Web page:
Picking up and reading The World According To Garp is like being told what art is, in relation to life, because no one ever knew the words to describe it before-- or (to my knowledge) since. After reading only the first few chapters I was quick to remark, to anyone who asked, that Garp was "well written, haphazardly constructed" and it is (to the author's credit and not as a strike against him), every bit as much as life is. Because of the manner in which the book was written it took me a few months to get through it-- it would take me days to reflect on the importance of a single *chapter.* In the afterword of the 20th anniversary edition John Irving states that his son, Colin (at the age of 12), told him that The World According To Garp was about a father's fear of the death of his children or of anyone loved. Irving agreed, I do not. Death, and the fear of it, are certainly themes in Garp but no more than many of the other perils of life are: fear of failure, mistrust, disappointment, being unfaithful, pretension, anger, depression, etc. etc. And that's not even mentioning the positives: true love, the joys of sex, lifelong friendships, short friendships that teach lifelong lessons, overcoming disabilities, overcoming criticism, and if the whole book were as fresh in my mind as the jam packed epilogue I could probably add to these lists for days. To say that The World According To Garp is even mostly about any one thing would be belittling the story and the artist who was brave enough to write it. At any time that you get to thinking the lows in your life are too much, you can pick up John's book about Garp's life and have him fill you in on how full of **** you are. Not to say that Garp's life was overly miserable, just that it was life. He was born and he was taught and then he lived and he learned, he lost his way and got caught up in crusades that were never his own, then he had just enough time to find that way again before he was gone. You can tell almost that much about the book just by reading the chapter titles, the meat is in the 600 pages that enlighten you on exactly how. Most of you will never read those pages, though, because there is no mystery to be solved and no dragons to be slain. If Garp hadn't come highly recommended by someone I trust, I would have never gotten through it, either. I would have never laughed with and at it's characters (as it did), cried with and for them (as it did), and fallen in love with them or sometimes simply got attached to them (as, of course, it also did). Leaving The World According To Garp is wanting to go back to it, until you realize that you've always been in it, still are, and until your own death, always will be. If you walk through life with no spiritual beliefs, no direction outside of that your elders or contemporaries give you, no Bible-- then Garp is you Bible. It will not tell you how to live your life, just that if you do your best, life is always livable. I've read a couple of books that I like better than The World According To Garp, but never one as good. It's more interesting than a lifetime subscription to The National Enquirer.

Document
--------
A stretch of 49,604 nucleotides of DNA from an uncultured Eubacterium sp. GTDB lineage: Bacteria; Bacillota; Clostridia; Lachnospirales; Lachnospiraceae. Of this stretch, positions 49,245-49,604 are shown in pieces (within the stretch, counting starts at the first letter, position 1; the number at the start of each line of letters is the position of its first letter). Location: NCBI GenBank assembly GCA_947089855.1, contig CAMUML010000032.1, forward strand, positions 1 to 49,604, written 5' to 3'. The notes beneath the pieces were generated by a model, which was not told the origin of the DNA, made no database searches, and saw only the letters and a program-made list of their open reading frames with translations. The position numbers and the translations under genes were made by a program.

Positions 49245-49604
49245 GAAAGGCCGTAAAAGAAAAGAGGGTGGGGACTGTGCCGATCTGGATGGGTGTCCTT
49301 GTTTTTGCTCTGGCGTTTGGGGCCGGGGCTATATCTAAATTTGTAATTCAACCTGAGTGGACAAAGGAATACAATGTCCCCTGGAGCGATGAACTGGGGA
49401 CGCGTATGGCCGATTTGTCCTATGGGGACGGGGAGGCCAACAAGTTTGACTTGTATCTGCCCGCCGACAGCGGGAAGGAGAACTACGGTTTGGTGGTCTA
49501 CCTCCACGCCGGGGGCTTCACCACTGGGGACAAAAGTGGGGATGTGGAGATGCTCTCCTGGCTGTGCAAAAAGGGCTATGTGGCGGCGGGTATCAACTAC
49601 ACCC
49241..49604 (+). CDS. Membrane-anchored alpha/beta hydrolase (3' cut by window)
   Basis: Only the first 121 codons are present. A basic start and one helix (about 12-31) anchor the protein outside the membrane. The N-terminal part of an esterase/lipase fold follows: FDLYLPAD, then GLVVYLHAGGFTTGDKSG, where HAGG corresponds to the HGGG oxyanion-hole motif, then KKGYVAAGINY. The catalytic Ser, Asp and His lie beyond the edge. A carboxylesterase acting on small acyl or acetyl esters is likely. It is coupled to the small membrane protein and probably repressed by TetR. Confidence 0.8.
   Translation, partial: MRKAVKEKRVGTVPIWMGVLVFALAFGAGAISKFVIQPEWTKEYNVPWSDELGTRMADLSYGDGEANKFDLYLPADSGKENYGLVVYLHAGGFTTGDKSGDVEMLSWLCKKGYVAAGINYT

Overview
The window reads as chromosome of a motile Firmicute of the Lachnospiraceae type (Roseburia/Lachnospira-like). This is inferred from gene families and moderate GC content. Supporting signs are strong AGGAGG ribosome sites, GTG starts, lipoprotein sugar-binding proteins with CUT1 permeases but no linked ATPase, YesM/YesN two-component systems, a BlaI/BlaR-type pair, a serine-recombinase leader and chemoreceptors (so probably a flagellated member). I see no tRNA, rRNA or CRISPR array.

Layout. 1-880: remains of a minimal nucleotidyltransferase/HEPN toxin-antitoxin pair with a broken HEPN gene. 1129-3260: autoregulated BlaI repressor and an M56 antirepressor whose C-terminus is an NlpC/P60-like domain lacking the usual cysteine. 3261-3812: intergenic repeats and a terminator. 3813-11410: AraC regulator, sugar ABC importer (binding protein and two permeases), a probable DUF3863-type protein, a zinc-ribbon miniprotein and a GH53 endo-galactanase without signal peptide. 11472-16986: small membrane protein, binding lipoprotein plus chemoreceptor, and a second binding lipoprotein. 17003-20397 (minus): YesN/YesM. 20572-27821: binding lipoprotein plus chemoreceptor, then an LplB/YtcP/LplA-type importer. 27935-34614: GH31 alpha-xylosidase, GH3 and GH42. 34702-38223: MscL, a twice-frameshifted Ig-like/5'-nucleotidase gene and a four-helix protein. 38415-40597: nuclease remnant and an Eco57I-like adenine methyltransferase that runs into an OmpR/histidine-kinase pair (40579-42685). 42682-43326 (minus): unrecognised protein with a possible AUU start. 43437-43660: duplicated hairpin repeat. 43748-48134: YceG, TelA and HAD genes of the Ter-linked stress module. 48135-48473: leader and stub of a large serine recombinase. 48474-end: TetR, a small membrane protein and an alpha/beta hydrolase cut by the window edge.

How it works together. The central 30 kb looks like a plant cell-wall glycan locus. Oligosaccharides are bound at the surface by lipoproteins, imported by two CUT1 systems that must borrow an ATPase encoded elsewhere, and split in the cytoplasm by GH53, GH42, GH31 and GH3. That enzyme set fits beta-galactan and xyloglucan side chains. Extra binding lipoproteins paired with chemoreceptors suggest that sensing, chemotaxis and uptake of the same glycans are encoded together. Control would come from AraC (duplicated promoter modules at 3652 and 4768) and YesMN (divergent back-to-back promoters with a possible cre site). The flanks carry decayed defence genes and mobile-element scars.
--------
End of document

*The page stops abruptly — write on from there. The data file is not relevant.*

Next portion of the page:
on October 16, 2002